FCC rules for open networks in USA

FCC rules for open networks in USA

The Federal Communications Commission ruled on Thursday that USA’s two largest telcos, AT&T and Verizon Wireless must open their networks to allow smaller players to offer nationwide mobile data and internet services.

According to the Financial Times, FCC’s latest ruling was immediately condemned by both AT&T and Verizon, with AT&T claiming it represents a new level of unwarranted government intervention.

Data roaming agreements between the country’s largest telcos and smaller players had until now been voluntary - with Verizon claiming it has already entered into over 40 data roaming agreements with its competitors, which was only set to increase by expanding the reach of 4G services to rural areas.

This latest ruling extends existing network sharing agreements for voice and data traffic. Many second tier and rural mobile operators across the US have been lobbying for mandatory open mobile and internet networks to allow increased competition.

"AT&T and Verizon understandably see the networks they have built as a source of competitive differentiation and don't simply want to give that up at wholesale rates to competitors which have not made the same investments," says Jan Dawson, chief telecoms analyst at Ovum. "This pressure will only become more acute as 4G networks are rolled out and smaller carriers risk falling even further behind."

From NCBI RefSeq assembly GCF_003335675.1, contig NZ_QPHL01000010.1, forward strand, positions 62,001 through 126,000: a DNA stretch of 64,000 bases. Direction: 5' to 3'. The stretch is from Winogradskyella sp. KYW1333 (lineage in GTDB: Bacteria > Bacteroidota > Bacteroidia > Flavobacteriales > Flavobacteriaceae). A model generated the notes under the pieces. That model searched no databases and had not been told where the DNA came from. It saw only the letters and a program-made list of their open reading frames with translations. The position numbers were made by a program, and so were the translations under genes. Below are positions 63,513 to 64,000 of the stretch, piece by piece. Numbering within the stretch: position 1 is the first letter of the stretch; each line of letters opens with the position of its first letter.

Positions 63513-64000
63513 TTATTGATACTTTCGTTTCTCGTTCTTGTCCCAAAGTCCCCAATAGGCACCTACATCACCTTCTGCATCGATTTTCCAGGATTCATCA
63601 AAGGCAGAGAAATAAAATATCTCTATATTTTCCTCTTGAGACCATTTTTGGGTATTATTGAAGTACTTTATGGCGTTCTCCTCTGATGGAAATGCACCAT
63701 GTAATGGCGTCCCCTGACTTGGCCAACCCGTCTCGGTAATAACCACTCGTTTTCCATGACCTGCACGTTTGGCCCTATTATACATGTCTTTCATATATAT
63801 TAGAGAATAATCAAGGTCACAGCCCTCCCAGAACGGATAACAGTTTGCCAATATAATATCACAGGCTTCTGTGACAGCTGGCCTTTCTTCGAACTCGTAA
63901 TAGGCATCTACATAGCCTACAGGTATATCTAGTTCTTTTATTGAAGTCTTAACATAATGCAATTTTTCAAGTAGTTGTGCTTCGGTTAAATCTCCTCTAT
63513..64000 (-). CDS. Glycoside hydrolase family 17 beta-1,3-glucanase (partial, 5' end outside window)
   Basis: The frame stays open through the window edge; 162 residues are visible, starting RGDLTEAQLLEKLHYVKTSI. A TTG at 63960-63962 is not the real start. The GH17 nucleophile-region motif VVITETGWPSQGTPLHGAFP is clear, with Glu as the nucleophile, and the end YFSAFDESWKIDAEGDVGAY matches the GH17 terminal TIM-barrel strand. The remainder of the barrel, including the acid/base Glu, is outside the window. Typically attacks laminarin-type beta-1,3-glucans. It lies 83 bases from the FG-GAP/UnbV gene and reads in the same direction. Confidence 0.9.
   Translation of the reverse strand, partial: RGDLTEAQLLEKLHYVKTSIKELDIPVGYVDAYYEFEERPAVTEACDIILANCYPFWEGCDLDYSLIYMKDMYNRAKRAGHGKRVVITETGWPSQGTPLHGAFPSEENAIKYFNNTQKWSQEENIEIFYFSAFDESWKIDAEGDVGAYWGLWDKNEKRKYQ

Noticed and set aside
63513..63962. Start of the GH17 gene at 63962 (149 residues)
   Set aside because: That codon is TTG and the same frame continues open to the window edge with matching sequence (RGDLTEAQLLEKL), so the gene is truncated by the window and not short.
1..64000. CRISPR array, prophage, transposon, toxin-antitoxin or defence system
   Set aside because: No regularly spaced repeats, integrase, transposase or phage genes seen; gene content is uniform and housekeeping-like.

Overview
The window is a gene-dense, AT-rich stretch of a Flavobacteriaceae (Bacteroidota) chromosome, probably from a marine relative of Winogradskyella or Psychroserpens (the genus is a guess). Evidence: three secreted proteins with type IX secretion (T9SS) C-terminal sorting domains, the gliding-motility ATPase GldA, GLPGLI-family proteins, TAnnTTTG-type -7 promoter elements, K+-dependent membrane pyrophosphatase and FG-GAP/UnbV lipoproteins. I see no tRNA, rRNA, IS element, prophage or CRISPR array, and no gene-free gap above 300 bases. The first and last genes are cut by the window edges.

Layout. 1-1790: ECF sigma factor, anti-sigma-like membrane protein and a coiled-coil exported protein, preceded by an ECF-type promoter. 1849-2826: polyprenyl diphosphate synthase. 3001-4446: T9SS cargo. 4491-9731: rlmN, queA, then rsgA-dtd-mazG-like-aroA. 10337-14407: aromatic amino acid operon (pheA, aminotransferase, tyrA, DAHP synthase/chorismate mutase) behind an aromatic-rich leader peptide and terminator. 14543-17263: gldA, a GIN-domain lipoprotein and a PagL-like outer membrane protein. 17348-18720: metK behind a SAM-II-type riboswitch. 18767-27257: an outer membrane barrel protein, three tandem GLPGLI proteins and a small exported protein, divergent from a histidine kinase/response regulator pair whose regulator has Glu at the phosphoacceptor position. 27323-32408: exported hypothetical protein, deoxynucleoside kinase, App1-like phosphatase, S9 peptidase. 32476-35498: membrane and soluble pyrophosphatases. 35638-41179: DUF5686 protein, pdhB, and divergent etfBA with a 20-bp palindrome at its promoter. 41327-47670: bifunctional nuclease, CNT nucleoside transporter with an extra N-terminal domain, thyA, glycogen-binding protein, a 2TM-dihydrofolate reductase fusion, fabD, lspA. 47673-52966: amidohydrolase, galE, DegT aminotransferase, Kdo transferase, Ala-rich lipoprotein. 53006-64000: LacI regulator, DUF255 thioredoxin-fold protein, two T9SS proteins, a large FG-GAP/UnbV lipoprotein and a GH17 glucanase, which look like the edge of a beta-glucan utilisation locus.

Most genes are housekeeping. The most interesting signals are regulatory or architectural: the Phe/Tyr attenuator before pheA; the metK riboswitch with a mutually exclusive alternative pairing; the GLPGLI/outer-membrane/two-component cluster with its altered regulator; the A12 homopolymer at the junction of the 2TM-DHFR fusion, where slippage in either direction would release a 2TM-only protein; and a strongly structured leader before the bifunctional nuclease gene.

The announcement comes at the same time the FCC and justice department is reviewing AT&T’s proposed $39 billion acquisition of T-Mobile USA, which has come under scrutiny from a range of industry experts. Only last week Sprint Nextel, US’s third largest operator, condemned to proposed acquisition. FCC’s latest ruling is expected to prove positive for the company.

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